philological /fil'euh loj"i keuhl/, philologic, adj.philologically, adv.philologist, philologer, n.
/fi lol"euh jee/, n.
1. the study of literary texts and of written records, the establishment of their authenticity and their original form, and the determination of their meaning.
2. (esp. in older use) linguistics, esp. historical and comparative linguistics.
3. Obs. the love of learning and literature.
[1350-1400; ME philologie < L philologia < Gk philología love of learning and literature, equiv. to philólog(os) literary, studious, argumentative + -ia -Y3. See PHILO-, -LOGY]

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      a term now rarely used but once applied to the study of language and literature. Nowadays a distinction is usually made between literary and linguistic scholarship, and the term philology, where used, means the study of language—i.e., linguistics (q.v.). It survives in the titles of a few learned journals that date to the 19th century. Comparative philology was a former name for what is now called comparative linguistics (q.v.).

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Universalium. 2010.

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  • Philology — Phi*lol o*gy, n. [L. philologia love of learning, interpretation, philology, Gr. ?: cf. F. philologie. See {Philologer}.] 1. Criticism; grammatical learning. [R.] Johnson. [1913 Webster] 2. The study of language, especially in a philosophical… …   The Collaborative International Dictionary of English

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  • philology — (n.) late 14c., love of learning, from O.Fr. philologie, from L. philologia love of learning, love of letters, from Gk. philologia love of discussion, learning, and literature, from philo loving + logos word, speech. Meaning science of language… …   Etymology dictionary

  • philology — ► NOUN 1) the study of the structure, historical development, and relationships of a language or languages. 2) chiefly N. Amer. literary or classical scholarship. DERIVATIVES philological adjective philologist noun. ORIGIN originally in the sense …   English terms dictionary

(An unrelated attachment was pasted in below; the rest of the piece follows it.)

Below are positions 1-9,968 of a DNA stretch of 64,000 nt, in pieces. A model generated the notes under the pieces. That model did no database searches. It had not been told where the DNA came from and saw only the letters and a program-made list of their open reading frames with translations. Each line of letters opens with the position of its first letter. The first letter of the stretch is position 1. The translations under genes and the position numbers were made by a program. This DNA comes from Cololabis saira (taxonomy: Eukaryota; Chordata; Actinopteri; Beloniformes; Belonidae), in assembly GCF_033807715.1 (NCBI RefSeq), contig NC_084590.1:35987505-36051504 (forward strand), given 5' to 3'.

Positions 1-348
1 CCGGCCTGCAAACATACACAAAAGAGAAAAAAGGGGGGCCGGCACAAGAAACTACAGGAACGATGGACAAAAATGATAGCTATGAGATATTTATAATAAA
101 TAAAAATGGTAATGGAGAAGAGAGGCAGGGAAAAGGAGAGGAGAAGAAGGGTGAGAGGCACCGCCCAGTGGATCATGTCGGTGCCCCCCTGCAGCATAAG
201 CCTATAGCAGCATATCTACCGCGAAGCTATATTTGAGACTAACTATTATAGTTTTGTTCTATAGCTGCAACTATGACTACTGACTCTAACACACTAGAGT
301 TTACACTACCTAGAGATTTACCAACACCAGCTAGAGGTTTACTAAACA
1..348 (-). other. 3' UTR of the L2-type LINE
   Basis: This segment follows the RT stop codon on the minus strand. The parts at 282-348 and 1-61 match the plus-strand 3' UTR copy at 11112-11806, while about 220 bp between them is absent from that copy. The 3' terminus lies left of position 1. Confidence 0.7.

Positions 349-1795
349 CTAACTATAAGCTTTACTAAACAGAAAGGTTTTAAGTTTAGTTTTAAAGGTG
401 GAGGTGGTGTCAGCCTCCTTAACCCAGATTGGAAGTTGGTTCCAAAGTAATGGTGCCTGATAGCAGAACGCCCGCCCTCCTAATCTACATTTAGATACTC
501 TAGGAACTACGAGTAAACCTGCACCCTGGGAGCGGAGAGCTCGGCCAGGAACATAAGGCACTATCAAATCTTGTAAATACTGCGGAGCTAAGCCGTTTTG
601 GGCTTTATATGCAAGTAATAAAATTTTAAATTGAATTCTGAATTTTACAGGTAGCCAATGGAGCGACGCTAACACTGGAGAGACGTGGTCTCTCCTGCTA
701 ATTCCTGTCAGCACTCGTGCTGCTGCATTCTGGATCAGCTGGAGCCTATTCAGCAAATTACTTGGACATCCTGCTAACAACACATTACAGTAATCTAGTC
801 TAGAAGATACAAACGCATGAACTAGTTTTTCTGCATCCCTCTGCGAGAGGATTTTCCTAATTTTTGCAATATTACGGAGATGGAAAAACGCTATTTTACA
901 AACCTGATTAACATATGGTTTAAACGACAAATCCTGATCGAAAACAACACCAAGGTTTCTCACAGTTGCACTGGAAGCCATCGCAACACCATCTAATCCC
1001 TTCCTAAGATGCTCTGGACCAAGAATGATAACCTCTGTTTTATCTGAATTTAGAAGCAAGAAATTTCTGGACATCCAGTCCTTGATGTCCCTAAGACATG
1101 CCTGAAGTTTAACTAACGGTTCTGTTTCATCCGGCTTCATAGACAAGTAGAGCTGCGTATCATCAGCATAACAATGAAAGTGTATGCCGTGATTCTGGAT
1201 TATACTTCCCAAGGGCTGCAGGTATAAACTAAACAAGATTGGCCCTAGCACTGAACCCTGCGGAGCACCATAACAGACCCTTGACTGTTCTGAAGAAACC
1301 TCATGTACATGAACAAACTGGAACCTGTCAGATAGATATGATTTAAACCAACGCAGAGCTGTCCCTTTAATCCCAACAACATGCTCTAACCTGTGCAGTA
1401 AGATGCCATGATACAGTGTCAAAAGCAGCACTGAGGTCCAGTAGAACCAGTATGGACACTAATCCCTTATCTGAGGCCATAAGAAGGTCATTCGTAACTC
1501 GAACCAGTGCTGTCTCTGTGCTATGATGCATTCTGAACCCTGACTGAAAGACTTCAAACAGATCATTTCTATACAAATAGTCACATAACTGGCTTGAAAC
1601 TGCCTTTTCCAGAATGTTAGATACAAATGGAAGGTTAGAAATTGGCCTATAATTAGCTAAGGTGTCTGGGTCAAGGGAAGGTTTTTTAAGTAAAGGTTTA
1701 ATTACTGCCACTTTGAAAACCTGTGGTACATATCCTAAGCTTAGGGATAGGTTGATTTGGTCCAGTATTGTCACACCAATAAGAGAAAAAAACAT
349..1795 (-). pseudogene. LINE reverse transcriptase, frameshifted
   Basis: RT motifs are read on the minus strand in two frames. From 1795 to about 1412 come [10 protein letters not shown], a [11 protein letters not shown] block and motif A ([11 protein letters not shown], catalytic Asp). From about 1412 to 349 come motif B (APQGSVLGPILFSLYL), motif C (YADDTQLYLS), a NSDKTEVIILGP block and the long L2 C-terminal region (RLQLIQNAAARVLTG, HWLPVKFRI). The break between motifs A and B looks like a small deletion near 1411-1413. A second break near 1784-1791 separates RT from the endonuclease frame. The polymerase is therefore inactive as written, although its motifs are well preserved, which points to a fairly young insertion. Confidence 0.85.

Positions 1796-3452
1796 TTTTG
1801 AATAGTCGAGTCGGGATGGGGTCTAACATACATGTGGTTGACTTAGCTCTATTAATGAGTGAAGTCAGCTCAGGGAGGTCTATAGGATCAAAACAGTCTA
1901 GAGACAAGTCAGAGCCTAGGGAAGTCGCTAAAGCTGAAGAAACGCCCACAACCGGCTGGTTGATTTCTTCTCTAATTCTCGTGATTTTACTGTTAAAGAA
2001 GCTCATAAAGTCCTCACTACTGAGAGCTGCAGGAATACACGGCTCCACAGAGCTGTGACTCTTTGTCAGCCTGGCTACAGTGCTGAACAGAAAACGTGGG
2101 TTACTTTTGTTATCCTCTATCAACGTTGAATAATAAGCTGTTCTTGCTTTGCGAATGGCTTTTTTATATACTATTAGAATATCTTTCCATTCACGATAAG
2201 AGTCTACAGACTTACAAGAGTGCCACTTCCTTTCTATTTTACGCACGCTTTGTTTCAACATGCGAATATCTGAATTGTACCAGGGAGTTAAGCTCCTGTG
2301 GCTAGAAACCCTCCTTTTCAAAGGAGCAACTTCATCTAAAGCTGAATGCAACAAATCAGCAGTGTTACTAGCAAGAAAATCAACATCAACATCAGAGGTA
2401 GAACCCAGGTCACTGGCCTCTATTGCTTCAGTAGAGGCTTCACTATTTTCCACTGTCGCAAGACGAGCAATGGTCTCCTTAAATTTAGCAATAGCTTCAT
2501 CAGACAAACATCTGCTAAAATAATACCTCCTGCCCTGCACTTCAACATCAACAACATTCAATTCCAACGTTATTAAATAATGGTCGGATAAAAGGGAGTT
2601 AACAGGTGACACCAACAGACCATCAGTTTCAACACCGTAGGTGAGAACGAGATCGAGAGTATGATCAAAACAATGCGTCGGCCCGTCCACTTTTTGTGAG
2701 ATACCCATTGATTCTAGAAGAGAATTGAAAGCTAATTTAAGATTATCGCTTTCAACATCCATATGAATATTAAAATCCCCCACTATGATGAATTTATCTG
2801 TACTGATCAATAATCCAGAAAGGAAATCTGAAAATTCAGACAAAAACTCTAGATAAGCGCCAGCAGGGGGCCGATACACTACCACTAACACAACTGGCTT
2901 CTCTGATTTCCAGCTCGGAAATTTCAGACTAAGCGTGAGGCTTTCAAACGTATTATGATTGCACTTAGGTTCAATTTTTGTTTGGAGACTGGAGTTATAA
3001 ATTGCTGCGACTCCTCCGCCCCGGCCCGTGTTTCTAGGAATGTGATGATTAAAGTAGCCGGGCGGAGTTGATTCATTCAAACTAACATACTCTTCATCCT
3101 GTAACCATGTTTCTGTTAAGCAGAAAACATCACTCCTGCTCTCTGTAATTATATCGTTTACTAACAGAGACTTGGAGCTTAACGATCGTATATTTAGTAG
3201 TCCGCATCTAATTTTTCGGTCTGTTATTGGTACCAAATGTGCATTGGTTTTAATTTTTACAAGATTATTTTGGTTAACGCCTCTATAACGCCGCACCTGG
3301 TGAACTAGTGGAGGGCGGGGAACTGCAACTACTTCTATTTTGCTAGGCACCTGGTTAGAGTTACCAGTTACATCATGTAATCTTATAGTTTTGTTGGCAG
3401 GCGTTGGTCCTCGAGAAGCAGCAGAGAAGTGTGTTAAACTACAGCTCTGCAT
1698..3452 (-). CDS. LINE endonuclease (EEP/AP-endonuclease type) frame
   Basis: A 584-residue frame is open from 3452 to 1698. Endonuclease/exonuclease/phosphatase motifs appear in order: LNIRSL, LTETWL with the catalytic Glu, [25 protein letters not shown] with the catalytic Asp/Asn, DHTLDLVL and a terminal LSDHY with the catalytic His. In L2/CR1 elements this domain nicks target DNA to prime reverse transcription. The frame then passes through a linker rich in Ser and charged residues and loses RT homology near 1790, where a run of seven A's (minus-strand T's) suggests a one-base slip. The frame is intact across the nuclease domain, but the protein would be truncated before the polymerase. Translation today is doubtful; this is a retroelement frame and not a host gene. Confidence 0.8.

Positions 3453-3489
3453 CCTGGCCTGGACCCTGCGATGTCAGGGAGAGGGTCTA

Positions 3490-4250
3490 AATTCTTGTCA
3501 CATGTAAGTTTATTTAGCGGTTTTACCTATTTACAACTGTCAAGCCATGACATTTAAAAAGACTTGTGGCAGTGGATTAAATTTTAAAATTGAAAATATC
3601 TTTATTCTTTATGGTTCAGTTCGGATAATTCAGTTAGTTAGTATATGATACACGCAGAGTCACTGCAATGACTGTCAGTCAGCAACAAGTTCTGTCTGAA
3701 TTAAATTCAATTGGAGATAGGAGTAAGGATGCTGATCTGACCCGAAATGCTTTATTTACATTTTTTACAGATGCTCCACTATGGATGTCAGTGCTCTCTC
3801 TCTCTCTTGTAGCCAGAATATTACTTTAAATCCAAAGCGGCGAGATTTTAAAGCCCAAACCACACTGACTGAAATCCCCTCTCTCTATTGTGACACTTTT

• philology — [fi läl′ə jē] n. [Fr philologie < L philologia, love of learning < Gr, love of literature < philein, to love + logos, word: see LOGIC] 1. Obs. the love of learning and literature; study; scholarship 2. former term for LINGUISTICS 3. the… …   English World dictionary

  • Philology — See comparative linguistics for the narrower field of comparative philology . Philology, derived from the Greek gr. φιλολογία ( philologia [ [ bin/ptext?doc=Perseus%3Atext%3A1999.04.0057%3Aentry%3D%23111282… …   Wikipedia

  • philology — Статья 1. см. языковедение (языковедение, языкознание, лингвистика | linguistique | Sprachwissenschaft, Linguistik | philology, linguistics | linguìstica) Статья 2. см. филология (филология | philologie | Philologie | philology | filologìa) …   Пятиязычный словарь лингвистических терминов

  • philology — /fəˈlɒlədʒi / (say fuh loluhjee) noun 1. the systematic study of written records, the establishment of their authenticity and their original form, and the determination of their meaning. 2. the systematic study of literary texts and written… …  

  • philology — [[t]fɪlɒ̱ləʤi[/t]] N UNCOUNT Philology is the study of words, especially the history and development of the words in a particular language or group of languages. Derived words: philologist plural N COUNT He is a philologist, specialising in… …   English dictionary

  • philology — noun Etymology: French philologie, from Latin philologia love of learning and literature, from Greek, from philologos fond of learning and literature, from phil + logos word, speech more at legend Date: 1612 1. the study of literature and of… …   New Collegiate Dictionary

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